issue 002, 2015 q3

Exclusive remedy and opt-out update

BY Edward E. Canavan, AIC, ARM VP, Workers’ Compensation Practice and Compliance, Sedgwick

With the exception of a few states, most employers today do not have an alternative when it comes to the workers’ compensation benefits they provide for their employees. This lack of competition in the traditional workers’ compensation environment can be detrimental to the employers’ ability to provide optimal solutions and impact the benefits injured employees receive. Alternatively, healthy competition can breed innovation and productivity – and ultimately benefit all parties involved.

Texas is a prime example of how two benefit systems can result in competition, innovation and a winning option for consumers. In 2008, 49% of employers that had opted out of the traditional workers’ compensation system (“non-subscribers”) noted that premiums for workers’ compensation were too high as compared to 23% in 2012, according to a study conducted by Texas A&M University. Currently, 33% of the employers in Texas are non-subscribers, as reported by the Texas Department of Insurance. Texas has demonstrated urgency and innovation relating to the traditional workers’ compensation system. This approach helps in competing with the non-subscriber program, improving both options for Texas employers.

Some examples include a closed pharmacy formulary and leaving utilization review disputes with medical professionals through the independent medical review process. Looking at workers’ compensation costs, Texas moved from being the 17th most expensive state* in the nation in 2008 to 36th in 2014. 

Oklahoma, which is ranked the 6th most expensive state in the nation in workers’ compensation costs, has followed suit by proposing and passing a reform package that gives employers the ability to construct an alternative benefits plan. Most Oklahoma employers have opted to stay with the traditional workers’ compensation act to see how the 2013 reforms impact their overall cost of risk. However, they will always have the choice to opt out and develop an alternative ERISA-based benefits plan.

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Tennessee and South Carolina are considering bills allowing employers to set up a benefits plan that would be an alternative to the traditional workers’ compensation system in their state. South Carolina’s proposal borrows from the Oklahoma option maintaining exclusive remedy, while the Tennessee proposal builds upon the Texas non-subscription program with no exclusive remedy protections. The Tennessee legislature voted to defer their alternative bill until 2016. A bill was also introduced in California that would exempt agricultural employers from being required to purchase workers’ compensation coverage. Instead, employer funds would establish the Care of Agricultural Workers Fund, which would provide medical care for work related and non-work related health needs.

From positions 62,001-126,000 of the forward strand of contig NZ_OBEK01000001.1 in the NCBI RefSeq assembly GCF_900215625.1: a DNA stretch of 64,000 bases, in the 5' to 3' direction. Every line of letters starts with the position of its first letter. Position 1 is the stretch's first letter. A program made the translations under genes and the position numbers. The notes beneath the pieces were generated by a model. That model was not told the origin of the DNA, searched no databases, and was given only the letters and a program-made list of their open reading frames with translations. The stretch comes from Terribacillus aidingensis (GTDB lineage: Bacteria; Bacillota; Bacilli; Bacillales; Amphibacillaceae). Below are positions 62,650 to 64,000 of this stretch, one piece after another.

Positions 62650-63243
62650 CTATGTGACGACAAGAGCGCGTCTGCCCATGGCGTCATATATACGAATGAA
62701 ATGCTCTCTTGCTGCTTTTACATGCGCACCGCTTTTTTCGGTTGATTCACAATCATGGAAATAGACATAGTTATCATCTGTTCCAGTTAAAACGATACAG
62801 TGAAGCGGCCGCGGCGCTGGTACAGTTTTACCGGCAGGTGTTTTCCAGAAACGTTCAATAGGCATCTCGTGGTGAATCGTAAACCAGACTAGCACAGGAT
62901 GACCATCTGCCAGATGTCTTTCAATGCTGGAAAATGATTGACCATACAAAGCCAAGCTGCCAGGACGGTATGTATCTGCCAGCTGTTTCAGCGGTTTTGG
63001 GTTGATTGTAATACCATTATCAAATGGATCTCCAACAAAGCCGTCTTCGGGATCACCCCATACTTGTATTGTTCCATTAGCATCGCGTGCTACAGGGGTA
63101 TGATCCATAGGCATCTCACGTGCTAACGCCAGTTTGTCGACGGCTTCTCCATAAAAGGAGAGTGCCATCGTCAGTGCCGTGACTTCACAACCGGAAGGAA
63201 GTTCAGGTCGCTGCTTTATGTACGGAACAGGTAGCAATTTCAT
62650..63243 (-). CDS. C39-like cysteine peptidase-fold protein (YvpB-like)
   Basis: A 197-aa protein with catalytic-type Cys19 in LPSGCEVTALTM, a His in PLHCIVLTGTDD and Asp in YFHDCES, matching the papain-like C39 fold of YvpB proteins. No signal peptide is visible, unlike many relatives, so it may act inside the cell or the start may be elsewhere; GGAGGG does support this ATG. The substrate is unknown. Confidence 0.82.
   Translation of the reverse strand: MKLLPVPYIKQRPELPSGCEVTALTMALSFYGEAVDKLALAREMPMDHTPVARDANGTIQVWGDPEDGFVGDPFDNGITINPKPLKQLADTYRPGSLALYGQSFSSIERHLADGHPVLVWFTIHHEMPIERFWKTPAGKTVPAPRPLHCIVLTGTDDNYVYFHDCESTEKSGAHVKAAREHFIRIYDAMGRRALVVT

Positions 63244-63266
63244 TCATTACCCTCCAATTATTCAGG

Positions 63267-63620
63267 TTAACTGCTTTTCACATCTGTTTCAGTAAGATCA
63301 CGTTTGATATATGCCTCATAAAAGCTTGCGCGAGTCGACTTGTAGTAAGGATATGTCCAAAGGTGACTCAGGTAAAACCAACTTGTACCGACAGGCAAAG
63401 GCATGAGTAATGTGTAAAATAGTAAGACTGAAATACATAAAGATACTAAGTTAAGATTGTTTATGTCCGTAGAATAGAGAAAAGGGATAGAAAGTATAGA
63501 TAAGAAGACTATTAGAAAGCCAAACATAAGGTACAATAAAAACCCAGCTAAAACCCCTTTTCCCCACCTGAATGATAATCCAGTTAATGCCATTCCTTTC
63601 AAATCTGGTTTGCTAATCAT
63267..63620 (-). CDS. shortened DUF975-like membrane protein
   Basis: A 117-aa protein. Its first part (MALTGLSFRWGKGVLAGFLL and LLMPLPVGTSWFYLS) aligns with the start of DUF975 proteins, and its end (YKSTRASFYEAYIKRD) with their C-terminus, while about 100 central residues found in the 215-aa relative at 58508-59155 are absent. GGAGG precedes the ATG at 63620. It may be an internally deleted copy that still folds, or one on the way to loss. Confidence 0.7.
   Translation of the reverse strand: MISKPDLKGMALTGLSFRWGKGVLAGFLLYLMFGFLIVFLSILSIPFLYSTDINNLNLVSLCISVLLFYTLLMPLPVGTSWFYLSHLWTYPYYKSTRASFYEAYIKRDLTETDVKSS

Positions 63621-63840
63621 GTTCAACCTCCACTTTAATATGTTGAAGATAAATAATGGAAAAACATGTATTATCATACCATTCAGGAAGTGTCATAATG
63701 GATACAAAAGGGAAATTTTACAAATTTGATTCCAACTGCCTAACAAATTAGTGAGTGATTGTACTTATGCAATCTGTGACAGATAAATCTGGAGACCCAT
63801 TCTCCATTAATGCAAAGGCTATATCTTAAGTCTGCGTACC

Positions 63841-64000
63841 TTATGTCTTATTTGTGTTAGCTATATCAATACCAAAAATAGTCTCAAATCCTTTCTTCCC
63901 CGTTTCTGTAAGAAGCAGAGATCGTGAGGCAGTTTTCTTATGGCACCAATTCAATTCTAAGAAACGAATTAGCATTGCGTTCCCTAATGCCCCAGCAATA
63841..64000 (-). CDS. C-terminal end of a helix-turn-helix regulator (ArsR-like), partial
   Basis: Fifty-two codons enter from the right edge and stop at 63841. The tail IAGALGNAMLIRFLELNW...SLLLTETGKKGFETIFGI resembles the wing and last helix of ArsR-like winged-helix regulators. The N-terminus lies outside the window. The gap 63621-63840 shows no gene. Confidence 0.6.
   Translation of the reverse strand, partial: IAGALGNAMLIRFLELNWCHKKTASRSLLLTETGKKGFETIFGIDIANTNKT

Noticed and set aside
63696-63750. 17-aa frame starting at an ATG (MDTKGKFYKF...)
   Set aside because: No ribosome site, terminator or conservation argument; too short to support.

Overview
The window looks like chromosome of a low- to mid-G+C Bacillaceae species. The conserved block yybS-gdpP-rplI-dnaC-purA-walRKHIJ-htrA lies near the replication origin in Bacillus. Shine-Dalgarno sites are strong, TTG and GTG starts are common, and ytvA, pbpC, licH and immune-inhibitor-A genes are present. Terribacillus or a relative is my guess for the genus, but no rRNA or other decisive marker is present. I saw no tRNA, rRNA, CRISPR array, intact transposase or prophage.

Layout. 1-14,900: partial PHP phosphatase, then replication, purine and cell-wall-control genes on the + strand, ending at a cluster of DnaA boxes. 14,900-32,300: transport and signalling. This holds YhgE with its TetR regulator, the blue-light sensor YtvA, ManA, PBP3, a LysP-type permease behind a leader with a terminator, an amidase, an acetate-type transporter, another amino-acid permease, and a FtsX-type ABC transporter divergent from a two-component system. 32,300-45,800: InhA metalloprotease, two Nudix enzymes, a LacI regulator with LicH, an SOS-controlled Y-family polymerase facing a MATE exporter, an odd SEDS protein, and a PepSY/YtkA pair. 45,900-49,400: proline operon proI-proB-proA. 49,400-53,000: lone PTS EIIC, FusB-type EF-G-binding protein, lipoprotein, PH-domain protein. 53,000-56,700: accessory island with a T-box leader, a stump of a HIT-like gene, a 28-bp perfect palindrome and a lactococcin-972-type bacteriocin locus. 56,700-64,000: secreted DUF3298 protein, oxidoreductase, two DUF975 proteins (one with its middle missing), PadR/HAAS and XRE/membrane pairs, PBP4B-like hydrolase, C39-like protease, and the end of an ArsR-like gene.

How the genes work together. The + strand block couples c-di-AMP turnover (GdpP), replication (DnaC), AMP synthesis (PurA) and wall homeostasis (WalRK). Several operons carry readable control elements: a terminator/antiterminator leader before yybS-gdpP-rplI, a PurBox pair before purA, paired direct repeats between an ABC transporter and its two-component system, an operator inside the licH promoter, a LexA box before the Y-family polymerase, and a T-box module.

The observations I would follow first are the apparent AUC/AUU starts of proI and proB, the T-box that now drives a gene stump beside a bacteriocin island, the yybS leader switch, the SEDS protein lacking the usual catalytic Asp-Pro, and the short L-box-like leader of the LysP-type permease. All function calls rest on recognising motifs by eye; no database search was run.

There have been constitutional challenges against Oklahoma’s recent legislative effort. The Oklahoma Supreme Court recently refused to hear the cases of Judy Pilkington and Kim LeeBoth were arguing that the new Oklahoma alternative option is unconstitutional, stating it prohibits due process1. One Oklahoma District Court Judge recently handed down an order to allow a workplace injury case to be heard in the civil arena. The judge is taking a literal interpretation of the recently passed reform, noting that the definition of injury does not include the word “foreseeable” so any foreseeable injury is not covered under the traditional workers’ compensation act. If this Oklahoma employer had selected to pursue an alternative ERISA-based benefits plan, disputes would be handled differently and the District Court would have had a more difficult time allowing the case to be pursued in the civil arena.

In Florida, a trial court judge in the Padgett case noted that the benefit levels in the state have declined so dramatically over the past ten years that injured employees must have an alternative to the traditional workers’ compensation system and the ability to sue their employers for negligence in the civil arena. This decision was recently reversed by the Florida 3rd District Court of Appeals due to procedural issues.


Sedgwick’s experienced team closely monitors state reforms and continues to keep our clients updated as changes occur that could impact their programs.


* 2008 Oregon premium ranking study
1 Pilkington v. State of Oklahoma, ex rel. Doak, File No. PR–113662 (Apr. 27, 2015) [File No. PR–113662 (Apr. 27, 2015)]

issue 002, 2015 q3

Culture of health: The productivity summit

Improving behavioral health and well-being in the workplace

issue 002, 2015 q3

Protecting your brand